At The Hop

5 Houston-Area IPAs You Should Drink Right Now

Celebrate another national holiday by drinking down some dankness.

By Timothy Malcolm August 2, 2018

Holler Brewing Co. delivers a good, ol' fashioned West Coast IPA in Top Coat.

A wise woman once told me that crisp, cold, clean, and easy drinking beers are suitable for Texas summers, but there's nothing better on a sweltering day than pumping your veins with 473 ccs of dank hops, some bursting with tropical flavors that complicate the classic perception of beer, let alone IPA, and some laced with a grassy, earthy blend that softens your heart and relaxes your mind. That makes the annual celebration of National IPA Day pretty fitting. The mercury is hovering around 100 degrees. There's beer close by. Have an IPA. Experience pleasure.

Need some suggestions? Here are five of the best Houston-area IPAs in rotation right now. 

Top Coat IPA - Holler Brewing Co.

Let's start with something that screams IPA from the rooftops. Top Coat pours with a little haze and drinks like a West Coast IPA with grapefruit and pine dominating the mix. With a 7.9 percent ABV, it's right for a dinner pairing (always grilled meat) and for the barfly who's fine sitting around for an additional hour. As a straight-up local IPA, this works quite well.

See that? That's some haze, my friends.

Bam Bam - Great Heights Brewing Co.

The great New England IPA craze of 2016-17 brought us a wealth of beers that attempt to pack as much sugary, fruit juice flavor as possible into a crowler. The key to a great NEIPA, however, is that the tropical flavors aren't the only body blows delivered by the beer. A big roundhouse of West Coast hops are a great way to wallop the drinker after that initial burst of Citra. Bam Bam's profile leans on the fruit (Citra, Idaho 7 hops), bringing notes of pineapple and grapefruit, while the additional hops (Mosaic, Ekuanot) are primarily for aroma. It doesn't destroy, and instead, lets you down easy. This makes for an acceptable introduction to a style where beer can literally taste like your third-grade lunch snack of Gushers.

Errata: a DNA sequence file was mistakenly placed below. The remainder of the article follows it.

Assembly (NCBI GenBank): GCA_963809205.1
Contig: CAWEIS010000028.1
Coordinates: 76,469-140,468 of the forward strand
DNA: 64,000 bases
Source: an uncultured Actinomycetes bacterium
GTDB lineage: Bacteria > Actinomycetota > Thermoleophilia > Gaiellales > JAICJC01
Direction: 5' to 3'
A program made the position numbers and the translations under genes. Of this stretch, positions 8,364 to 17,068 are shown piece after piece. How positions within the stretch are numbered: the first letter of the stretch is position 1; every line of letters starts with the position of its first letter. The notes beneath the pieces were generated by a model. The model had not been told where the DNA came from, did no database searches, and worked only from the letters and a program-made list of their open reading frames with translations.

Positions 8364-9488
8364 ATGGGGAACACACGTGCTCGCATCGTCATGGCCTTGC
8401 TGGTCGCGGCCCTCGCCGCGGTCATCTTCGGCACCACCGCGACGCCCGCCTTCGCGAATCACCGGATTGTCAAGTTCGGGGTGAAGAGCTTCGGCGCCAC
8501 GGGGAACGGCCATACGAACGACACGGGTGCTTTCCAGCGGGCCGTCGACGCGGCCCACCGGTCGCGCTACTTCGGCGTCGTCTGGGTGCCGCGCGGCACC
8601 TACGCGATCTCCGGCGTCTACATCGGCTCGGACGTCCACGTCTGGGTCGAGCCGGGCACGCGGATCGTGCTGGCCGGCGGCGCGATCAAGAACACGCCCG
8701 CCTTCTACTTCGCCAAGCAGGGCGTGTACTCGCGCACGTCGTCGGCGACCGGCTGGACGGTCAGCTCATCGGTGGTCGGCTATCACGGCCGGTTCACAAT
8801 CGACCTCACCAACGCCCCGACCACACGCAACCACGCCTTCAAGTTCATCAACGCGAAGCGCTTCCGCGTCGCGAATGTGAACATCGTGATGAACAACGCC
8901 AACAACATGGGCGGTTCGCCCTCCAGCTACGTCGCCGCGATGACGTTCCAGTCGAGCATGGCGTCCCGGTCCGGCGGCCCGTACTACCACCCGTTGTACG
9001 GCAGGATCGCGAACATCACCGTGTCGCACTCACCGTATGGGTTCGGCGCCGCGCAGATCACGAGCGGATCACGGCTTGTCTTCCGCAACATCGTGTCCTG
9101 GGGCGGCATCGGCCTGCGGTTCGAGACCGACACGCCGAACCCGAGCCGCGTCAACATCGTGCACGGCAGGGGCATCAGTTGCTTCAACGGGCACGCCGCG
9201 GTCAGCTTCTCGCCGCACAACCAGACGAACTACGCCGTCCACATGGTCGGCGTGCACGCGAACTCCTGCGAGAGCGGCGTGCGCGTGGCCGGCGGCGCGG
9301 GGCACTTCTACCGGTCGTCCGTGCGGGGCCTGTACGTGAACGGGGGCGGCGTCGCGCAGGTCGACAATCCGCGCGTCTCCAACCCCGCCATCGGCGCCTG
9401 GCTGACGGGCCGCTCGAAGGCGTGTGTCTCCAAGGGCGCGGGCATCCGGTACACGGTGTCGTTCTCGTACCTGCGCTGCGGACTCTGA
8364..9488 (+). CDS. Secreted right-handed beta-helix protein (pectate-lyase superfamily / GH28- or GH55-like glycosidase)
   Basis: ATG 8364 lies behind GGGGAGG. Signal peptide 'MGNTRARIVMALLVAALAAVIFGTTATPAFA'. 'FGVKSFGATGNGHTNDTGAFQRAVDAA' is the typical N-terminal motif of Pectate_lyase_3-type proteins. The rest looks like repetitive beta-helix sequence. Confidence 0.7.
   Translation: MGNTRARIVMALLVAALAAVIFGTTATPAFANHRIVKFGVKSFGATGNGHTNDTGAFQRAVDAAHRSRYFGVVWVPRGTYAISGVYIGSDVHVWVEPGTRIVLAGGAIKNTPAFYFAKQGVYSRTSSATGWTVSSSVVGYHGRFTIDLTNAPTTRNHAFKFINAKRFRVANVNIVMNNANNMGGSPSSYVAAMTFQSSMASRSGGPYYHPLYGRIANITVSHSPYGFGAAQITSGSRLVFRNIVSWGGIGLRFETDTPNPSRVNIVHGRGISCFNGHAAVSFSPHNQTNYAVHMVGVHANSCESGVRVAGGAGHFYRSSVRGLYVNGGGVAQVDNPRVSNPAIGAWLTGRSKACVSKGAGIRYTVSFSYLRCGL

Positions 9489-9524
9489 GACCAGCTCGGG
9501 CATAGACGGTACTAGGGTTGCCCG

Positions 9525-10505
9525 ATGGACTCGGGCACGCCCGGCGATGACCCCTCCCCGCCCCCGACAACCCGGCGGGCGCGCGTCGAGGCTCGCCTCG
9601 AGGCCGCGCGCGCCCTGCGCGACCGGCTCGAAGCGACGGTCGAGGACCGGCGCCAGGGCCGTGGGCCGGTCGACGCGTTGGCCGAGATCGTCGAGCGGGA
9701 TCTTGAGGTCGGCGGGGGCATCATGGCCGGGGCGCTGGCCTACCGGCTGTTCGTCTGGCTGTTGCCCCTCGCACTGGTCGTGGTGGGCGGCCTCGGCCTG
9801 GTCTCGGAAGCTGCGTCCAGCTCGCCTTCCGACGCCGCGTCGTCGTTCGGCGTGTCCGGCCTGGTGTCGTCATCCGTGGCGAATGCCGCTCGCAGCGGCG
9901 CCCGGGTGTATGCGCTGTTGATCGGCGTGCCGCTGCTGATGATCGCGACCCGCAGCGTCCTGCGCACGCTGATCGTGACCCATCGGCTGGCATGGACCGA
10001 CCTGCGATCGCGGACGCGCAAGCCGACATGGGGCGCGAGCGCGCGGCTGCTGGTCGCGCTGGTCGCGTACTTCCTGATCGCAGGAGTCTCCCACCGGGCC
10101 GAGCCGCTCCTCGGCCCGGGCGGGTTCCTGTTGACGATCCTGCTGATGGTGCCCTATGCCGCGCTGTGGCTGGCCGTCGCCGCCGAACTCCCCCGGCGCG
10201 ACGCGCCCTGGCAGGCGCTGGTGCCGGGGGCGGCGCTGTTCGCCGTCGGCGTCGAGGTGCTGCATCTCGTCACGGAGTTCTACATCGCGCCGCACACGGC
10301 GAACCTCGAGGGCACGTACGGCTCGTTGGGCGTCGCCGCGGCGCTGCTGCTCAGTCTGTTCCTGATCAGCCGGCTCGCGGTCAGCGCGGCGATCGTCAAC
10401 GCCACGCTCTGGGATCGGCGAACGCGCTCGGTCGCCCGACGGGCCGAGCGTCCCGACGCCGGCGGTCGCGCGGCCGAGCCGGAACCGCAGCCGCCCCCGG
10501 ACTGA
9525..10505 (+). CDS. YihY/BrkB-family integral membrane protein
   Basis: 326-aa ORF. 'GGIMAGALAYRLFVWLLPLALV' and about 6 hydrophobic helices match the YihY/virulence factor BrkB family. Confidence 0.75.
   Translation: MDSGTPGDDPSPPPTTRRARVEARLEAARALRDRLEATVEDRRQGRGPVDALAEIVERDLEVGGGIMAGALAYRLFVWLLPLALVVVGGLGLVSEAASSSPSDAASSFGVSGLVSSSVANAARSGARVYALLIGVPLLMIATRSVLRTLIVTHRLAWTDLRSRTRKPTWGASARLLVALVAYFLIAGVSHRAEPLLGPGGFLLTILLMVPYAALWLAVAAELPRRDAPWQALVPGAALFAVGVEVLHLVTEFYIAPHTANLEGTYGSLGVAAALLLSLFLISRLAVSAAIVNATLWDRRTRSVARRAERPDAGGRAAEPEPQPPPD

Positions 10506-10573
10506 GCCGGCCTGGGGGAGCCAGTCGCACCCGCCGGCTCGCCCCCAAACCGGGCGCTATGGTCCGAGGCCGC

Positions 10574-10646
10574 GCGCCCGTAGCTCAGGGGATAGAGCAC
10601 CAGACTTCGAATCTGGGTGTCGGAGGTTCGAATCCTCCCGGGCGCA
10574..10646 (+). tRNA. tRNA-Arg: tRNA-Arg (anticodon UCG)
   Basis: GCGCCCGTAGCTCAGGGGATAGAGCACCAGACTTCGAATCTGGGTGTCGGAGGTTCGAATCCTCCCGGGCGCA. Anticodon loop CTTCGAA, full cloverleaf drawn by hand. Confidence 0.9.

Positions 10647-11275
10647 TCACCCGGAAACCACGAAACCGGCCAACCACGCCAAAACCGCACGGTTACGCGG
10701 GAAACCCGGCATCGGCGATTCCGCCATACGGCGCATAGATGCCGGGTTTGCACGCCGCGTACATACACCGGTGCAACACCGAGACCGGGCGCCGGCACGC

Mama Tried IPA - Brazos Valley Brewing Co.

Speaking of New England IPAs ... well, it's hard to call Mama Tried a NEIPA. Yes, there's Citra here, and the slap of mango and lemon peel is quite refreshing. But it doesn't punch, and the offsetting hop (Cascade) is right on point, but not turned up to 11 like in the finest juice bombs (Treehouse Julius, Two Roads Two Juicy, Lone Pint Yellow Rose). This is a session NEIPA, or something I'll call a Cape Cod IPA, perfect for the family barbecue, a lazy Saturday afternoon when you want the flavor but not the fall-on-your-face feeling at the end of the session. Now that we have more information about NEIPAs, it feels like Mama Tried can find its place in a crowded space.

Bonesaw - Sigma Brewing Company

Sometimes it's fun to taste a beer you wouldn't traditionally order on a 100-degree day, and Sigma obliges regularly with bourbon-barrel offerings, stouts, porters, and this double black IPA that rides in with a 9 percent ABV. Bonesaw is perfect for dessert or that "I've had a long day; let's go" feeling, and it does a nice job balancing its dark maltiness with the big hop qualities that you'll find in most IPAs, marrying roasted aroma and a malty, piney taste that goes strong. It's adventurous, and maybe even overlooked.

ThunderCougarFalconBird - Eureka Heights Brewing Co.

This relatively new, seasonal beer is a holy grail for fans of Futurama (the ThunderCougarFalconBird is a very "masculine" car) and a fun attempt at attracting drinkers by smell, much in the way that gullible car buyers can be attracted by catchphrases and commercials where dealers' kids are paraded about. Citra (of course), El Dorado, and Simcoe are all double dry hopped here, creating a pungent aroma of tropical fruit. 

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